Wednesday, July 27, 2011
Review: "Crazy, Stupid, Love."
"Crazy, Stupid, Love." reminded me of bits and pieces of movies I love, and that's always a good thing. And yet it does not feel like a rip-off or a rehash, but exists entirely as its own creation.
It's the story of Cal and Emily Weaver, high school sweethearts turned unhappily marrieds played by Steve Carell and Julianne Moore. Going over the dessert menu at dinner, he asks her what she wants and she announces that, after 25 years, she wants a divorce. This actually represents the high point of their evening.
But it's also the tale of Jacob, a smooth ladies' man who trolls his favorite nightclub like a shark hunting territorial waters. He wields pick-up lines and brash confidence as weapons to subdue his prey: pretty, gullible women. "You wanna get outta here?" is the final thrust of his attack, and when they leave with him Jacob notches another triumph.
Jacob spots Cal pathetically pouring his heart out at the bar, post-breakup, and resolves to help him. There's the superficial makeover stuff, of course, like ditching Cal's New Balance sneakers and Gap-meets-apathy wardrobe. More tellingly, Jacob wants to turn sweet-faced Cal into a killer like himself.
"I'm gonna help you rediscover your manhood," Jacob promises.
Jacob is played by Ryan Gosling, not exactly known for playing the sort of slick, shallow pretty boys we've seen entirely too much on screens lately (*cough cough* Ryan Reynolds *cough*). Later Gosling will get a chance to show off the superficial jerk's uncharted depths.
Other characters, who had been standing around the edges of the story, unexpectedly rush to the fore and briefly hold the center. Chief among them is Hannah (Emma Stone), a smart young woman about to take the bar exam and become a patent attorney. She and Jacob briefly meet early in the movie, and she is the one gal who sees through his shtick and blows him off, and yet we are certain they will meet again.
Gosling and Stone share the greatest non-seduction seduction scene in the history of cinema -- probably also the first, but then that's something, too.
Then there is Jessica, the Weavers' 17-year-old babysitter. She has her own dimensions and secret hopes, and is skillfully and heartwarmingly played by Analeigh Tipton, who I learn is a famous model in real life, but here is unaware of her beauty. Tipton has a great scene where Jessica tries to do something that is entirely out of her character, and fumbles at it charmingly.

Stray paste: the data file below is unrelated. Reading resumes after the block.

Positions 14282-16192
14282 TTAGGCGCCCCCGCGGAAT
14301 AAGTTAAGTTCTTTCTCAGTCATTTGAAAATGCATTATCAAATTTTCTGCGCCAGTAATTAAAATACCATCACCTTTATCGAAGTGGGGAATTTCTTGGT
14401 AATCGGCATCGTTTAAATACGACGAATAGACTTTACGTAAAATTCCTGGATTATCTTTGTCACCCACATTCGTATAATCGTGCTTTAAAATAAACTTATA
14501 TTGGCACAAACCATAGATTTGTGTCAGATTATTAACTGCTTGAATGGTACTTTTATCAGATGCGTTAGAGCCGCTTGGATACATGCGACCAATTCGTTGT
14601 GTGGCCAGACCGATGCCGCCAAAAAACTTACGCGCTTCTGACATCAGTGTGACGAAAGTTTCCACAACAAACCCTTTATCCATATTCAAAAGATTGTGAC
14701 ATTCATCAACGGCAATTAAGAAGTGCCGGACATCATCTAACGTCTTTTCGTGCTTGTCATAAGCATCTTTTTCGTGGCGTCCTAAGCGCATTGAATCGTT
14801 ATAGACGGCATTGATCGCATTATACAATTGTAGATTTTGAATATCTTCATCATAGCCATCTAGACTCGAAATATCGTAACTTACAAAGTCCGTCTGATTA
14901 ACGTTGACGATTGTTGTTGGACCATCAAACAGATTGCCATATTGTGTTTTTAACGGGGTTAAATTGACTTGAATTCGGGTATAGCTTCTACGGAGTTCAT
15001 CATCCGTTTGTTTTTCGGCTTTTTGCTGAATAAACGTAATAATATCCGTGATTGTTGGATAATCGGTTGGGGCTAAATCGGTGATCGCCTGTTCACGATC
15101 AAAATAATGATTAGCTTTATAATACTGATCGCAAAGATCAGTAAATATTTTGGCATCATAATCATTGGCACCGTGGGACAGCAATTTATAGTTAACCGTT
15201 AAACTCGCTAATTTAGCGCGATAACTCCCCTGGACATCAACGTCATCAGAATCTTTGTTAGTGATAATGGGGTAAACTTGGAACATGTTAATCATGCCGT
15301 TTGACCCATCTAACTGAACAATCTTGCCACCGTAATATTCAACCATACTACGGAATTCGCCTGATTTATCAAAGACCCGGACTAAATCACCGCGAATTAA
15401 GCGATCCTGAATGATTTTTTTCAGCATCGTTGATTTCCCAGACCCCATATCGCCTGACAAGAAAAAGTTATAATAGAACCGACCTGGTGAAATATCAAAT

And then we have Robbie, the Weavers' 13-year-old son, in an arresting performance by Jonah Bobo. Robbie is a hopeless romantic, but is also pretty observant about adult behavior, and has his parents' dilemma figured out perhaps better than they themselves do. I adored Robbie for his spontaneous, unembarrassed declarations of unrequited love -- and also for the way he stares down David Lindhagen (Kevin Bacon), the jerk who stole his mom away from his dad.
I was thinking that I would enjoy an entire film about Robbie, and that's when it struck me that screenwriter Dan Fogelman ("Tangled") has given us at least a half-dozen characters who are each deserving of their own movie. Heck, most flicks don't even give us one.
Co-directors Glenn Ficarra and John Requa do a masterful job juggling the tone of "Crazy, Stupid Love.", which is often excruciatingly funny and sometimes mournful, and yet feels like it comes into these moods naturally rather than veering into them to facilitate the plot.
This is the sort of movie that shows us human emotions rather than tells us what they are supposed to look like. Like with Cal, who sneaks back to his former home at night to tend to the garden he knows has slipped Emily's mind. That's the whole of the man, in a moment.
3.5 stars out of four